We might argue that, devoid of love, the high school boy uses kissing as bait in order to selfishly satisfy his own desires; whether or not he actually follows through, this Machiavellian approach shortchanges the girl and leaves her feeling used. In contrast to this One Direction-esque tactic (“I spend her love until she’s broke inside”), the exchange between Adonis and Venus is a mature flirtation, an offering of kisses along with one’s heart to the beloved. Here we see the same Kiss as Commerce but very different meanings, as determined by the participants according to his or her intended message and the motivations behind such communication.
The Holy Kiss
In his epistles, the Apostle Paul encourages believers to “greet one another with a holy kiss.”3 Consequently, the holy kiss has been employed across cultures for centuries as one of the few physically intimate gestures to be legitimized by Christian doctrine as acceptable outside of a consecrated relationship. Incidentally, believers today might substitute a handshake or hug for this “kiss of peace” if performed during an orthodox ceremony, and the kiss of greeting has become a predominantly secularized tradition more popular in Western nations, with Europeans more likely than Americans to kiss hello. But in New Testament culture, a kiss of greeting among friends and the holy kiss of peace was commonplace. Observers of this kiss would automatically assume amity between the participants. But would they be correct?
Kiss of Judas by Giotto di Bondone, 1304-1306
Judas Iscariot, one of Jesus’ disciples, capitalized on this assumption while conspiring to deliver Jesus to his enemies. Judas made a deal with the High Priests—his intended message? The man I kiss is Jesus; that’s how you’ll know him. His motivation behind the message? Thirty pieces of silver. Observers watching the scene unfold see a typical holy kiss, a traditional greeting between friends. Judas alone determined the meaning of his kiss—that this (un)holy kiss would identify, and ultimately, betray.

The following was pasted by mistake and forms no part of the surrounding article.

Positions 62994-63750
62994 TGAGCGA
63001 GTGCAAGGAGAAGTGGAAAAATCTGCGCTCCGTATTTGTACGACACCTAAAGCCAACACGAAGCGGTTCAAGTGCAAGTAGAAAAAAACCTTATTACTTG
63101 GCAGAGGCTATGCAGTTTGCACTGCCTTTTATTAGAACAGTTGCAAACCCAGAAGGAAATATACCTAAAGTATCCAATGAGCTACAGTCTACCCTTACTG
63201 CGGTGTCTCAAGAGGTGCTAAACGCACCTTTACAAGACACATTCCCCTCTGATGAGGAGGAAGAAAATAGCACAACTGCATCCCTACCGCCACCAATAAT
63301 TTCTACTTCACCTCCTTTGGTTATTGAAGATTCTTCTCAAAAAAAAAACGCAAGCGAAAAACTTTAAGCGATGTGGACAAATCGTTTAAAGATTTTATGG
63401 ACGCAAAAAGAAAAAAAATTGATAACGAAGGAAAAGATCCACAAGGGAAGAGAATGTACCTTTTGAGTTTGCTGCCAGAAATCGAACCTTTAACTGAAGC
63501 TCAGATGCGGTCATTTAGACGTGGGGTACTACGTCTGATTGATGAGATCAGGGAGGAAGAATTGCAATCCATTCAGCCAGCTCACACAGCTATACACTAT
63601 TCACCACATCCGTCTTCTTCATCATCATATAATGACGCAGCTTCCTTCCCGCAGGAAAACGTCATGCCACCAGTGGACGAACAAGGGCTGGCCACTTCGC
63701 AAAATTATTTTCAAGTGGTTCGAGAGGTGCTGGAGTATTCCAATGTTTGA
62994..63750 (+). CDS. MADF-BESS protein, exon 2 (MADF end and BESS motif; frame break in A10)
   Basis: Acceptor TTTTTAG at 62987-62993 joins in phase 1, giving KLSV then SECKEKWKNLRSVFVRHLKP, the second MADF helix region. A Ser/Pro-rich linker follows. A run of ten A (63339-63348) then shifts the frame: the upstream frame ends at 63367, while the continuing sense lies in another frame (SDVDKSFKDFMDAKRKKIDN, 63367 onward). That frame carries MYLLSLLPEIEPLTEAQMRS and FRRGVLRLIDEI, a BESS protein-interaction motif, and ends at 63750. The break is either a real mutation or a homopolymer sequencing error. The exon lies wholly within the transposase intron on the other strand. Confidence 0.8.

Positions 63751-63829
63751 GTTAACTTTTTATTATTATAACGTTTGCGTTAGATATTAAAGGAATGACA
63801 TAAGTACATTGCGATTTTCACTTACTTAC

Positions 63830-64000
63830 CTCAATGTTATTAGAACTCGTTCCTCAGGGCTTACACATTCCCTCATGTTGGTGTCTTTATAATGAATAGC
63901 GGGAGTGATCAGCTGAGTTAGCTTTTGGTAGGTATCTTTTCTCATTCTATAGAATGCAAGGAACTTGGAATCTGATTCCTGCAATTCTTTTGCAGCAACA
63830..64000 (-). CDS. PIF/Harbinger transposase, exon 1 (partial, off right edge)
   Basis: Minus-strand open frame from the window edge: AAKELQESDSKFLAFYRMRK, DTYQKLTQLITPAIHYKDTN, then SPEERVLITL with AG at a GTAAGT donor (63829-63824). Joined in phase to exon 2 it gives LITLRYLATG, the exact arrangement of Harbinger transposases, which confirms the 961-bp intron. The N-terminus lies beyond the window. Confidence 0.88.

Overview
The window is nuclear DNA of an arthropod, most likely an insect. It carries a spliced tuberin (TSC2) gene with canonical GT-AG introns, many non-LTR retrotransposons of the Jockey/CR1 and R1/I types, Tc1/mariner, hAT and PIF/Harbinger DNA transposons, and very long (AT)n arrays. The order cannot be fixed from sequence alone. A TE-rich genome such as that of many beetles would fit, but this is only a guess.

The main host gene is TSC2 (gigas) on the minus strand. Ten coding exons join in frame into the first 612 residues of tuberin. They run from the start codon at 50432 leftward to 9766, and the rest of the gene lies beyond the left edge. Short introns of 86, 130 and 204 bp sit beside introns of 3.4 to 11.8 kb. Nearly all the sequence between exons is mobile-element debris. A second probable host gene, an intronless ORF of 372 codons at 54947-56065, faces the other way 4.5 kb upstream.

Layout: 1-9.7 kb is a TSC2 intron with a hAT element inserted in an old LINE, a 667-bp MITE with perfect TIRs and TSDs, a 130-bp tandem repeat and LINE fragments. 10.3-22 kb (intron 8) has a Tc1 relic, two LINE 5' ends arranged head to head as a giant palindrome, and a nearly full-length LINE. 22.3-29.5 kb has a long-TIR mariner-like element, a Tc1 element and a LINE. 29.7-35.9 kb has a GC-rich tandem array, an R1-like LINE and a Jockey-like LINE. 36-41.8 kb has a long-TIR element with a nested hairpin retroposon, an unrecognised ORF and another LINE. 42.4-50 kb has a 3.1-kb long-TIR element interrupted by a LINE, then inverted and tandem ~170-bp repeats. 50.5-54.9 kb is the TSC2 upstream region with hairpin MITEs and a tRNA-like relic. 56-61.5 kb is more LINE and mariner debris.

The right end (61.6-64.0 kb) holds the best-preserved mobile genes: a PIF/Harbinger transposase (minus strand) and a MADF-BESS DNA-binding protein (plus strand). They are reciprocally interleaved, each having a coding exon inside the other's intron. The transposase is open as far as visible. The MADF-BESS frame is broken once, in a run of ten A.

The Shut Up Kiss
In late seventeenth (and well into the eighteenth) century England, as the debate over gender roles heated up and women began arguing for equality, male-dominated society responded by printing tracts to dictate proper behavior for “well-mannered” folk. Most of this conduct literature reinforced patriarchal order (Husband rules Wife as King rules Country as God rules Universe) and reminded men that silence was a primary sign of a submissive woman. Many went so far as to suggest that the best way to keep an unruly woman quiet is to kiss her. The logic goes, women can’t talk while you’re kissing them, so if you want to shut them up, kiss their mouth. Think John Wayne in McLintock, Tall in the Saddle, or pretty much any western in which he starred, and you get the idea.
Screen capture from Tall in the Saddle (1944) starring John Wayne and Ella Raines